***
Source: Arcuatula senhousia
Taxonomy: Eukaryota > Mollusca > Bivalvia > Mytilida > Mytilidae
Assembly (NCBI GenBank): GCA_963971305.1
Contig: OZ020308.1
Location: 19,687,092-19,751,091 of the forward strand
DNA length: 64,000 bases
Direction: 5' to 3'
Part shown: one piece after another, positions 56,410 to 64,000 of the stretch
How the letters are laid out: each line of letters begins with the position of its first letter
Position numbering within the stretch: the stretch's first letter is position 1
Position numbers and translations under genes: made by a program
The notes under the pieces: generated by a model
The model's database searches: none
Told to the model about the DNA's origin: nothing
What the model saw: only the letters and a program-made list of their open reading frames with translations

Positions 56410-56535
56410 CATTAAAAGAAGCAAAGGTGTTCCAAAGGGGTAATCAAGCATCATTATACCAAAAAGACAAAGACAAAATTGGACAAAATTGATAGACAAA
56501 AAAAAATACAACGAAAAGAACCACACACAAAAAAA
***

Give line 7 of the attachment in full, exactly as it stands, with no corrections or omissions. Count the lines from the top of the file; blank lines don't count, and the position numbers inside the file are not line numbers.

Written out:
Direction: 5' to 3'